Chromium-based browser maker Vivaldi might have stirred a hornets' nest thanks to inbuilt ad blocking for both its desktop and mobile incarnations of version 3.0.
The release is a big one, evidenced by the jump to 3.0, and builds in both tracker and ad blockers as well as the usual array of configuration options for which the vendor is famed. We took the release for a spin and spoke to Vivaldi CEO Jon von Tetzchner about the update.
While other browsers have been cheerfully implementing various levels of tracker blocking, leaving the business of blocking ads to add-ons, the decision to make the functionality part of Vivaldi (even if off by default) is controversial.
"It wasn't an easy decision," von Tetzchner told The Register. "I always believe that it's important to keep the internet open and free. So the concept of adding an ad blocker was not a simple one for us to do."
Many sites depend on the revenues generated by advertising so building code to block it is quite the step. However, the ad market has changed over the years as trackers have collected ever more personal information, which is something that the privacy-obsessed Vivaldi has seized upon.
Declaring that the use of trackers had "basically changed the ad market and made it worse", von Tetzchner said he wished that "actually what would be happening is that we would be getting rid of the trackers, and by law."
In the absence of action from lawmakers and contrasting with the multiple levels of deterrent favoured by Microsoft, Vivaldi has opted for something more nuclear with "No Blocking", "Block Trackers", and "Block Trackers and Ads".
The only way to fiddle with the level of blocking is via the usual copious configuration options built into the Privacy Settings.
As far as tracker blocking is concerned, Vivaldi defaults to the DuckDuckGo Tracker Radar. The selection of DuckDuckGo was, according to von Tetzchner, due to the company not just providing a list but by being "a more learning one, more algorithm-based". DuckDuckGo also enjoys a somewhat better reputation than certain other search outfits in terms of creepy tendencies.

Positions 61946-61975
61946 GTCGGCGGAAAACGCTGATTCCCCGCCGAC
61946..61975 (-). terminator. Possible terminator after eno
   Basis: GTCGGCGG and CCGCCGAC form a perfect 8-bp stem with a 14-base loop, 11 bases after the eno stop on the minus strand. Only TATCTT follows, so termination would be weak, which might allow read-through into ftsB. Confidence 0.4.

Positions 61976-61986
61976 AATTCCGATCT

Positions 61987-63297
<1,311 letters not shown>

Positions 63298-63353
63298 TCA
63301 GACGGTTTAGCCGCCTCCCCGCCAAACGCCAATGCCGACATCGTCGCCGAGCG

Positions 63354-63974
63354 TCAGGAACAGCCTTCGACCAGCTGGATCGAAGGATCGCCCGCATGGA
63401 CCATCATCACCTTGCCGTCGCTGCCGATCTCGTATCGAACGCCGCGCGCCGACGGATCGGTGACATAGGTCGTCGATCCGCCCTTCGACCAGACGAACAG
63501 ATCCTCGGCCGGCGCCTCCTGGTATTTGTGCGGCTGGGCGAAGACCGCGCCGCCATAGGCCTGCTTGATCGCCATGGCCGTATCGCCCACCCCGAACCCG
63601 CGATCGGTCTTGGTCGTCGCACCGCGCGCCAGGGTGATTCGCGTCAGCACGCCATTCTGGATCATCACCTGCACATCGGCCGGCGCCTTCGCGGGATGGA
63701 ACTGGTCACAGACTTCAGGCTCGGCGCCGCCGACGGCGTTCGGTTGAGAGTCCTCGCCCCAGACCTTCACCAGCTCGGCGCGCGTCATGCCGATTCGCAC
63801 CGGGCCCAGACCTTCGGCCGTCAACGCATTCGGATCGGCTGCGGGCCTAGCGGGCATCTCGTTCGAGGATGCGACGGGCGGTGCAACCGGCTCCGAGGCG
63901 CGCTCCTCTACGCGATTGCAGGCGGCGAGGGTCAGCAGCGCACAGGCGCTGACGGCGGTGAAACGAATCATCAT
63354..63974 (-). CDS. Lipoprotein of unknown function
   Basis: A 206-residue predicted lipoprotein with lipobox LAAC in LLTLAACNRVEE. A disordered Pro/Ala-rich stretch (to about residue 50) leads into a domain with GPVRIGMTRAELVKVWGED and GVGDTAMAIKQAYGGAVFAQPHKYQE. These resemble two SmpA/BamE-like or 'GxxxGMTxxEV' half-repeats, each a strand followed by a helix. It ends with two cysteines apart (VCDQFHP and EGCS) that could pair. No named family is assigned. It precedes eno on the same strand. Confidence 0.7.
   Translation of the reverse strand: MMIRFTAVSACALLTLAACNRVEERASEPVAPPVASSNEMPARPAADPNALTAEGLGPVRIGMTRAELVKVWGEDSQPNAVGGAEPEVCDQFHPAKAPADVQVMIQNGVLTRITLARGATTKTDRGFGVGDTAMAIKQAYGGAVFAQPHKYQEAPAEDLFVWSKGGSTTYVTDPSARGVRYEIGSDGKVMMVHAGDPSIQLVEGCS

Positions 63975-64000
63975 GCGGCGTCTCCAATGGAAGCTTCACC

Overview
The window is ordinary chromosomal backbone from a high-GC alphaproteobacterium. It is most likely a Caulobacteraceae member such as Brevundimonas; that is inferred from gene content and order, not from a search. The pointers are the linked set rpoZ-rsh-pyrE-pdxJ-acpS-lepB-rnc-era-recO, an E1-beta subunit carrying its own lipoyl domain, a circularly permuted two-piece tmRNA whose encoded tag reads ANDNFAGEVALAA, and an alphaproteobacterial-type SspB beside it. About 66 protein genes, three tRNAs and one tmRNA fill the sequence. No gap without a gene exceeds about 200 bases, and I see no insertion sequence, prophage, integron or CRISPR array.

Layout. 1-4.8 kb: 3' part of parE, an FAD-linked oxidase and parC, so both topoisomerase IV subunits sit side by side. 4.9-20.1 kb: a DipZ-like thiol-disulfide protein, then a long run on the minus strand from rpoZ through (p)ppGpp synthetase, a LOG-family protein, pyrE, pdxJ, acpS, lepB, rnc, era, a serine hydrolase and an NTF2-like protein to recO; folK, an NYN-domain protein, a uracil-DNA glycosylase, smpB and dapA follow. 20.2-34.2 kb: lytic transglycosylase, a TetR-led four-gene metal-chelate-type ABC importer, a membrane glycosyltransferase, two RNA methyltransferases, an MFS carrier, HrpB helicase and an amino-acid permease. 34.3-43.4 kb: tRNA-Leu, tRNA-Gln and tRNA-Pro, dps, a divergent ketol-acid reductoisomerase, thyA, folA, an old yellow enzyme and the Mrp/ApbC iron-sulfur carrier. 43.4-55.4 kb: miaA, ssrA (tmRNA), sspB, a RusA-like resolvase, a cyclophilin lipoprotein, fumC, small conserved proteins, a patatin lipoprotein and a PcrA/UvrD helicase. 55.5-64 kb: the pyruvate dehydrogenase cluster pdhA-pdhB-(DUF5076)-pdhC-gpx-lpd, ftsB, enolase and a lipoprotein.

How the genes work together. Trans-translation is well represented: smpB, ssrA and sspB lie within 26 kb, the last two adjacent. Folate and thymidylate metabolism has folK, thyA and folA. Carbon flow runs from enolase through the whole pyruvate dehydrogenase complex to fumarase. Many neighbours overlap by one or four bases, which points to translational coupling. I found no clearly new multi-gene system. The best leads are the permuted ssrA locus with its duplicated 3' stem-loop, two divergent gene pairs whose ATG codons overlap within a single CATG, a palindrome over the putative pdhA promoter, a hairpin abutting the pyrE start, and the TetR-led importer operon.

For ads, a variety of sources are provided, with Vivaldi defaulting to EasyList on our preview copy, although more sources can be added. Exceptions can also be made for sites that merit it.
The blockers are set to be off by default.
Vivaldi for Android arrives
Also featuring the blocking smarts of its desktop siblings (Windows, macOS and Linux are supported) is the first stable release of Vivaldi for Android.
Compatible with tablets and Chromebooks (although iOS users will have to wait a bit longer to join the party), the browser features a UI to help users keep track of open tabs and will render the interface more intelligently when it comes to landscape versus portrait orientation.
The dual release follows Vivaldi's decision to step back from the User-Agent arms race in frustration at its Chromium-based browser being blocked for, er, not being Chrome. Toys were lobbed from the pram late last year as the company stripped its own moniker from the browser identification text.
While more sites now work, the side effect has been to effectively remove Vivaldi from market share statistics, which von Tetzchner agreed was "obviously sad" before insisting the move was necessary as the company felt it was being targeted in a "negative way".
Overall, the version 3.0 update is a worthy one, with the first stable release of the Android incarnation a handy thing to have. The desktop interface does, however, continue to suffer a little from complexity and the variety of customisation options may put some off.
That said, the company's stand against the creepier tendencies of the competition is to be lauded and the built-in ad and tracker blocking will please those who seek it out (rather than having to download an add-on). Even if those companies that depend on ad revenue may be somewhat less than delighted. ®